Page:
LEN & MARILYN GARDNER, Dana Point
Wake up, Dana Point—we could be the next Lahaina.
The horrific firestorm that decimated Lahaina was driven by high winds, but the wind didn’t spark the blaze. According to UCLA climate scientist Daniel Swain, as well as several reputable news sources, it appears that there were multiple ignitions from downed power lines.
The lesson of the Lahaina catastrophe is clear.
“The catalyst appears to be a very familiar story from California … There are rumors that very strong winds blew power lines down or blew branches into the power lines, which ignited the brush; we’ve seen that a lot of that in California,” Swain said in his Aug. 9 weather blog.
We now live in a world where none of us can afford to ignore the erratic nature of climate change. Lahaina and its downed power lines serve as a graphic warning to us across the Pacific—that this type of tragedy can happen here in Dana Point.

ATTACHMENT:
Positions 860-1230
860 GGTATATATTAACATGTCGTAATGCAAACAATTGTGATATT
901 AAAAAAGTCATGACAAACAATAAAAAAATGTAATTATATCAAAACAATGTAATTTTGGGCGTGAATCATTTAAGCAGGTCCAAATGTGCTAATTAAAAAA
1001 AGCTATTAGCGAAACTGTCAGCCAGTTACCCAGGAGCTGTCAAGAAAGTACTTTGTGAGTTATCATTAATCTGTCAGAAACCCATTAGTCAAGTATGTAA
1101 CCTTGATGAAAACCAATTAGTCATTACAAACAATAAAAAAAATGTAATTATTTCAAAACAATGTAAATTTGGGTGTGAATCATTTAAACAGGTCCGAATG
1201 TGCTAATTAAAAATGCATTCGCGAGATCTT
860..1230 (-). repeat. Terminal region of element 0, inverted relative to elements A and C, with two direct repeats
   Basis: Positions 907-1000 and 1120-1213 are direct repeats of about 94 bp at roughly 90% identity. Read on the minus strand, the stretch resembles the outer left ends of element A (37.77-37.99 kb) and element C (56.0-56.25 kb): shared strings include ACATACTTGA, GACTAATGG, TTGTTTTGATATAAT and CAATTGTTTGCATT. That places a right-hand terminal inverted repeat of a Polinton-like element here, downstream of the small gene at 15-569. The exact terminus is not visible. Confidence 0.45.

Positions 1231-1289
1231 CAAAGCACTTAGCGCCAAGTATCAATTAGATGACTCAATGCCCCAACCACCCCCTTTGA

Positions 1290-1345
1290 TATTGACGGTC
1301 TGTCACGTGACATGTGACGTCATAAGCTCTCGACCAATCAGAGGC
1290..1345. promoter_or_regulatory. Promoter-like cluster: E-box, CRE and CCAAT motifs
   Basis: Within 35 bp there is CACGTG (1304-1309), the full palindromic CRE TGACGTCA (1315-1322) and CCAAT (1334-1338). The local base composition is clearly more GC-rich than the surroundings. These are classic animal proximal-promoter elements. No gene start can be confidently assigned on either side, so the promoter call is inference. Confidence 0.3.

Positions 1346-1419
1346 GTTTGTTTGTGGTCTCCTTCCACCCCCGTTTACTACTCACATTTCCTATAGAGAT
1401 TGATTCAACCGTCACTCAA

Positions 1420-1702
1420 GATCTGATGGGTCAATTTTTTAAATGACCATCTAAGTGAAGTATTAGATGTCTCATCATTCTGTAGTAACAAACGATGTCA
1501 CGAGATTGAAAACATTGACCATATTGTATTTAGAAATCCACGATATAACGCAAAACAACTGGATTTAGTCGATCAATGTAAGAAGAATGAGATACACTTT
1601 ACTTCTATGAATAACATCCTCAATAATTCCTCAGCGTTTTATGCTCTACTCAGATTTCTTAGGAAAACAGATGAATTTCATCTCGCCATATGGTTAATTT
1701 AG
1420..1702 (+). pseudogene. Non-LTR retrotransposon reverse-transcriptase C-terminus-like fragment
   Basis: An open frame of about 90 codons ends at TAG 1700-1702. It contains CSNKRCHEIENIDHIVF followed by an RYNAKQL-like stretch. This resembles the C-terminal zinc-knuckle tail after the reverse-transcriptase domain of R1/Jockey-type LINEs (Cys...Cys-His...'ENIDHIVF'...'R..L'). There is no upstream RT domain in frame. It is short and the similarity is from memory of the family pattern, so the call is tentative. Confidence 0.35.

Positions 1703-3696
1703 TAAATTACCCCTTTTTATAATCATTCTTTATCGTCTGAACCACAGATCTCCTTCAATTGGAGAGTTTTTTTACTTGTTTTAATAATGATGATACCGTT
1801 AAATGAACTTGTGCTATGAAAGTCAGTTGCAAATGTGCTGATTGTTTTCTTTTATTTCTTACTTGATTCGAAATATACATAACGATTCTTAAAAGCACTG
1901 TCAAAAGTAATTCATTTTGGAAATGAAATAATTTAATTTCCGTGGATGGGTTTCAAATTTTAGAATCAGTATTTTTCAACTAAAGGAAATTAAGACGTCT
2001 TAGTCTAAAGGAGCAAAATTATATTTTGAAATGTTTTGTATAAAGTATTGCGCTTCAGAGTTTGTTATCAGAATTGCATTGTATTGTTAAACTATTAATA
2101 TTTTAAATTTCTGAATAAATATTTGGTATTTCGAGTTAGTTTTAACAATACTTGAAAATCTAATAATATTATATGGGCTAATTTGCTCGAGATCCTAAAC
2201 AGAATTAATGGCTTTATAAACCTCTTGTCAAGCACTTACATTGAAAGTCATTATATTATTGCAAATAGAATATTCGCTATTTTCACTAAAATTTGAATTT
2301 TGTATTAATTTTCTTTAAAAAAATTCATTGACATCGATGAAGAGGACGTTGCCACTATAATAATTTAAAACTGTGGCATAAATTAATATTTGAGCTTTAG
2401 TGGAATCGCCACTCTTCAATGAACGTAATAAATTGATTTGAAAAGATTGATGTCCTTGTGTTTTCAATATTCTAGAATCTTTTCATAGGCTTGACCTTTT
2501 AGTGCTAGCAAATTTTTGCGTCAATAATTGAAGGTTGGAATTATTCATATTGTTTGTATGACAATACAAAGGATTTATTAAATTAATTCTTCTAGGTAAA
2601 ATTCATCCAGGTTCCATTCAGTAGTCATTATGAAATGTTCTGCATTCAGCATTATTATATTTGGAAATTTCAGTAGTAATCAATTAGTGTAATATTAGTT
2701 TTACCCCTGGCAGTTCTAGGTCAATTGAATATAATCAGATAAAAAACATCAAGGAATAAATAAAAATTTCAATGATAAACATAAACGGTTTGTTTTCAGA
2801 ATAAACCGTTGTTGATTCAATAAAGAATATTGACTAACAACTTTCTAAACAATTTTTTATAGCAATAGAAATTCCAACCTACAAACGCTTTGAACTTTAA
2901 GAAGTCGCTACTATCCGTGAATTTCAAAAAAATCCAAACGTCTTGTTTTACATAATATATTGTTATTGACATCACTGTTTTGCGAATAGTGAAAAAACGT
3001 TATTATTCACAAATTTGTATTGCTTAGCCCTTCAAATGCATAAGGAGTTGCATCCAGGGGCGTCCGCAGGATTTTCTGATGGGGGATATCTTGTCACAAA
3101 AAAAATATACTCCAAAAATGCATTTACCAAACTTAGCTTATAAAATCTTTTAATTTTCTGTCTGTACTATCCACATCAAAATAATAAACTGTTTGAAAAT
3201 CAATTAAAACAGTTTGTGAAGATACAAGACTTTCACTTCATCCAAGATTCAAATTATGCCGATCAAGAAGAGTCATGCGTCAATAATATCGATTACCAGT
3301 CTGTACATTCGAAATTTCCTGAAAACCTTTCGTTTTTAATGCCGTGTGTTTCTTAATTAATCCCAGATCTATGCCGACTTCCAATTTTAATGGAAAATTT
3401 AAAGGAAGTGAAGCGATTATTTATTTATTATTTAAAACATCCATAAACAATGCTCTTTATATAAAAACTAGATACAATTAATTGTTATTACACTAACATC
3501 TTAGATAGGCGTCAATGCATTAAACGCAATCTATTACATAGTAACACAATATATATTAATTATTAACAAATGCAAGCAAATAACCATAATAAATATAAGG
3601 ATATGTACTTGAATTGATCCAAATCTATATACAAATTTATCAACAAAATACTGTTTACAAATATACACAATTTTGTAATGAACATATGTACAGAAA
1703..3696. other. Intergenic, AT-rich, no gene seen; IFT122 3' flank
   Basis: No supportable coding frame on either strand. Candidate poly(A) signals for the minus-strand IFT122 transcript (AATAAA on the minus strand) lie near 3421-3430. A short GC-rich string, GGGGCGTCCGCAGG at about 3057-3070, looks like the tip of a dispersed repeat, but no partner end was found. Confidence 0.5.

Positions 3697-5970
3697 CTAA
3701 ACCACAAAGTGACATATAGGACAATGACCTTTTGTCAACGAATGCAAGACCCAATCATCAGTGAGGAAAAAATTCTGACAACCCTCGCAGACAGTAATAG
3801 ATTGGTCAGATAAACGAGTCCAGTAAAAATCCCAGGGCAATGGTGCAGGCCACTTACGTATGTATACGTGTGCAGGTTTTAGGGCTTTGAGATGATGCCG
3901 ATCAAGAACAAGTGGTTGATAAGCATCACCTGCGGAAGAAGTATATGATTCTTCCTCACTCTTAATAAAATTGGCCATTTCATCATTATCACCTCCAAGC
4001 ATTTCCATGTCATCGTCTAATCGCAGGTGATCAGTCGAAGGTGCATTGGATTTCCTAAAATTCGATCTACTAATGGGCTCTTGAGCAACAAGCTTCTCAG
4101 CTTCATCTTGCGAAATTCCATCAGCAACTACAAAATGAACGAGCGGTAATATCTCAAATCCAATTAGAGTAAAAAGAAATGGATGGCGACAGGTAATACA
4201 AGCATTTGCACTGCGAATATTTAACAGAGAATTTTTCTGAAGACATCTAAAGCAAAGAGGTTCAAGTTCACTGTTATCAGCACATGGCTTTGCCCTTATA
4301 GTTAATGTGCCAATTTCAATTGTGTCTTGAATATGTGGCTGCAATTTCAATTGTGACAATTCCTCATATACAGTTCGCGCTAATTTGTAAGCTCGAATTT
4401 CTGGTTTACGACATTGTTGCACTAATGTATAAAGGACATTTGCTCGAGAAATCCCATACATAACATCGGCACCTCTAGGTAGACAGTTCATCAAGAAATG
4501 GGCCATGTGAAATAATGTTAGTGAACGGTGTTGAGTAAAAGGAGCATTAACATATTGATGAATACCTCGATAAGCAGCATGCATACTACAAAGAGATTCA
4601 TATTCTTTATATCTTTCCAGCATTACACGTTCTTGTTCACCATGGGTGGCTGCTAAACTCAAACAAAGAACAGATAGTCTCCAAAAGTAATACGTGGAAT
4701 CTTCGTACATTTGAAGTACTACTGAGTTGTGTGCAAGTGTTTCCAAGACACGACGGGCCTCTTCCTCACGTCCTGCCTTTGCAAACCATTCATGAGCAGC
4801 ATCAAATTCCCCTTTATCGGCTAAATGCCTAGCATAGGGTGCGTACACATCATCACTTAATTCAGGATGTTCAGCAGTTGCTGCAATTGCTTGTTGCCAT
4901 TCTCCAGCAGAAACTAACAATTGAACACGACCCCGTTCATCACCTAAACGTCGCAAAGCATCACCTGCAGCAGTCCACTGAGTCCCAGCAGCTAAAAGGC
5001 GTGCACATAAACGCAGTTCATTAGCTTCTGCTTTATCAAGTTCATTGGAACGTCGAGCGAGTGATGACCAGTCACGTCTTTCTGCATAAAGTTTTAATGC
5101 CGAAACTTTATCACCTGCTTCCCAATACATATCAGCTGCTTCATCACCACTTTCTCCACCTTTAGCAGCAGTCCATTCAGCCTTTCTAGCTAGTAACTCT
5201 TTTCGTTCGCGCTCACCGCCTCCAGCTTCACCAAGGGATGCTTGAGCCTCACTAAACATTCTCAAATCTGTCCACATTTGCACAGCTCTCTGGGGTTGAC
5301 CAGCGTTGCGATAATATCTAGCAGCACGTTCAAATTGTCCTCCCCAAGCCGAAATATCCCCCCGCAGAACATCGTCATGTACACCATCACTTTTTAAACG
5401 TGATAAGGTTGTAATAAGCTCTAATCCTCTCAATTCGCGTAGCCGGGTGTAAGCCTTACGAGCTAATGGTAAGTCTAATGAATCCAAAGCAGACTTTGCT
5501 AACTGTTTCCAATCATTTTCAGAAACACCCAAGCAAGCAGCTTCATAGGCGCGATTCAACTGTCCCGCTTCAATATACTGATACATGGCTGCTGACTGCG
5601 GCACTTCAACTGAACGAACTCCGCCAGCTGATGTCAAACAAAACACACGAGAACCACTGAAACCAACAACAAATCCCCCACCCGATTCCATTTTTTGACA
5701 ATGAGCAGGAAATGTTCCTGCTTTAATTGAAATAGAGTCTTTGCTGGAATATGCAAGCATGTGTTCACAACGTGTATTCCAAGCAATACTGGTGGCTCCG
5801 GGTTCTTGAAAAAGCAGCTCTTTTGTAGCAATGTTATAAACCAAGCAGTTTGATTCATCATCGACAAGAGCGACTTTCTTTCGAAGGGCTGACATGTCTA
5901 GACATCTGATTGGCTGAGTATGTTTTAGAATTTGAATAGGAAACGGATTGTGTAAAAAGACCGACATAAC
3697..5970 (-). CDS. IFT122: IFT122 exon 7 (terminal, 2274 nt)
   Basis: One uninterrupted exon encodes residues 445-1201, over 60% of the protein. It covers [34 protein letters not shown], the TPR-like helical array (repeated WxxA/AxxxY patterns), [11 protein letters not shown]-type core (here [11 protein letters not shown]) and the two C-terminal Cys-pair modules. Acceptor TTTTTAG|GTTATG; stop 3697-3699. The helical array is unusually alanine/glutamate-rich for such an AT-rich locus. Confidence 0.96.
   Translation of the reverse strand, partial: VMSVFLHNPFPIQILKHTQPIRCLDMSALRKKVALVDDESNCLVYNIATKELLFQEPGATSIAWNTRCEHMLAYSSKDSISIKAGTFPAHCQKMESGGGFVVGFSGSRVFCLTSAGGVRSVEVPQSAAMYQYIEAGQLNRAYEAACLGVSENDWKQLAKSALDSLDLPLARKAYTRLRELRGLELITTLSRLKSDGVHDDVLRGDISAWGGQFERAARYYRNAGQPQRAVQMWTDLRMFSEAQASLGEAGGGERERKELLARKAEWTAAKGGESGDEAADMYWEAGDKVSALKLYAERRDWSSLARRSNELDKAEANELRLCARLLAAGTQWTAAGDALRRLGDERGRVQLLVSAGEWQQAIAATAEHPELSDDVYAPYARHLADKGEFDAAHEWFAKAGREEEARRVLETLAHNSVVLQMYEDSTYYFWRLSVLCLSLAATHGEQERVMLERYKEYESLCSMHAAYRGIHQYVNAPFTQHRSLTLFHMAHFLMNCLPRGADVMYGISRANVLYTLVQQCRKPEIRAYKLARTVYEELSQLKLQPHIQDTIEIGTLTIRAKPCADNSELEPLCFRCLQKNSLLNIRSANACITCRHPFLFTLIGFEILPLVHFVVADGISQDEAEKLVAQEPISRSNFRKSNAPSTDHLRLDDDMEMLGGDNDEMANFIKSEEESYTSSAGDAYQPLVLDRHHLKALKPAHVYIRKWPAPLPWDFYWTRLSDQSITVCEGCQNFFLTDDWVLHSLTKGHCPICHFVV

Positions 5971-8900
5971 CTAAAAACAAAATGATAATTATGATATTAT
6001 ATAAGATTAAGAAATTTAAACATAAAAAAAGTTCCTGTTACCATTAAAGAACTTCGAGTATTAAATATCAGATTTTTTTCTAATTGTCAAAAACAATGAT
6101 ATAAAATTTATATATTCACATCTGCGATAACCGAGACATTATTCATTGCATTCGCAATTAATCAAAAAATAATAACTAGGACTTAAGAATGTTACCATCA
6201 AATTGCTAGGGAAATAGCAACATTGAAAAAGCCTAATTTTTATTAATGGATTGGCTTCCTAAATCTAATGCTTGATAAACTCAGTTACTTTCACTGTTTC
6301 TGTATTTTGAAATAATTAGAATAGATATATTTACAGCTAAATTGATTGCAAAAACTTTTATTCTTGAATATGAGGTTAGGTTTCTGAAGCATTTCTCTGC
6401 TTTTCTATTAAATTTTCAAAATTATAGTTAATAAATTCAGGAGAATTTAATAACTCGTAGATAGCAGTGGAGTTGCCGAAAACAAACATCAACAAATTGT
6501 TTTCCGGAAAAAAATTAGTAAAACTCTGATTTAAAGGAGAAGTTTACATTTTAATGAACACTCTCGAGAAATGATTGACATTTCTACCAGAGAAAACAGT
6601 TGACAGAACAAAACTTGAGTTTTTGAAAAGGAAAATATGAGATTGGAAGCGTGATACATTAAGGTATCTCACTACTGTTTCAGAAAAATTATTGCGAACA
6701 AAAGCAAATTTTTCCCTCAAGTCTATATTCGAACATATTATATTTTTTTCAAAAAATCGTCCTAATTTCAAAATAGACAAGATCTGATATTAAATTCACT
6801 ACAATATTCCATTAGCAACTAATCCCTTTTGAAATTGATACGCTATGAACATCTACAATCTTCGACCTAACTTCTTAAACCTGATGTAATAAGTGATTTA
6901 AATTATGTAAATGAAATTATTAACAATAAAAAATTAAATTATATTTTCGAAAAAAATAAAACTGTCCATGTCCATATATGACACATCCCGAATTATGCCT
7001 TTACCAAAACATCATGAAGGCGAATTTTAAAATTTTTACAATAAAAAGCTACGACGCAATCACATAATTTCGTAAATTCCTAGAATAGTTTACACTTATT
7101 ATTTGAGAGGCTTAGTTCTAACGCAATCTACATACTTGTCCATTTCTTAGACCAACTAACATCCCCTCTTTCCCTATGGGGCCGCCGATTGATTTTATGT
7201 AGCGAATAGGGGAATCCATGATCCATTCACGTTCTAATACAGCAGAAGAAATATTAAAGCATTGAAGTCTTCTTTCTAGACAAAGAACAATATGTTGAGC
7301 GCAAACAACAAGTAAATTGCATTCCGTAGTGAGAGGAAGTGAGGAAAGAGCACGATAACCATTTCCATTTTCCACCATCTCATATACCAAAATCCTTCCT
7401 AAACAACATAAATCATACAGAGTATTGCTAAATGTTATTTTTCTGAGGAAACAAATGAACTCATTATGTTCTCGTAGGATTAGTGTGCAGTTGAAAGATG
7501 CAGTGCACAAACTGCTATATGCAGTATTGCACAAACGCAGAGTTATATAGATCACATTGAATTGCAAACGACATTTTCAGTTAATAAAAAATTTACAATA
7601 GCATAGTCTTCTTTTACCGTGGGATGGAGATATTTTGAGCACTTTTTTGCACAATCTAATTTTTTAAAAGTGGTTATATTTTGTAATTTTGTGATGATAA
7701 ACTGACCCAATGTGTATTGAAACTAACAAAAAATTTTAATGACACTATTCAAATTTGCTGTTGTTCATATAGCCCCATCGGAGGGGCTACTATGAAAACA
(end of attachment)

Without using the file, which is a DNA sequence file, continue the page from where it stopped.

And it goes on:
Whether driven by the winds of a freak offshore hurricane, or by the strong, dry winds of a Santa Ana, the threat of a scenario such as the one on Maui is inescapable.
It is good that groups such as the Poles and Lines Coalition (P.A.L.) have made our citizenry aware, and that the City of Dana Point commissioned a study of overhead lines in our city and issued a report about it last November, and also recently authorized the undergrounding of utilities on one street: Stonehill Drive. While this is good, it is not enough.
It’s the public utilities that have the authority, the funds, and bear the responsibility to change the dangerous dynamic of overhead utilities and climate change.
They must act now. Lives are at stake, whole towns are at stake, and their own corporate survival is at stake when justice prevails in the halls of bankruptcy court.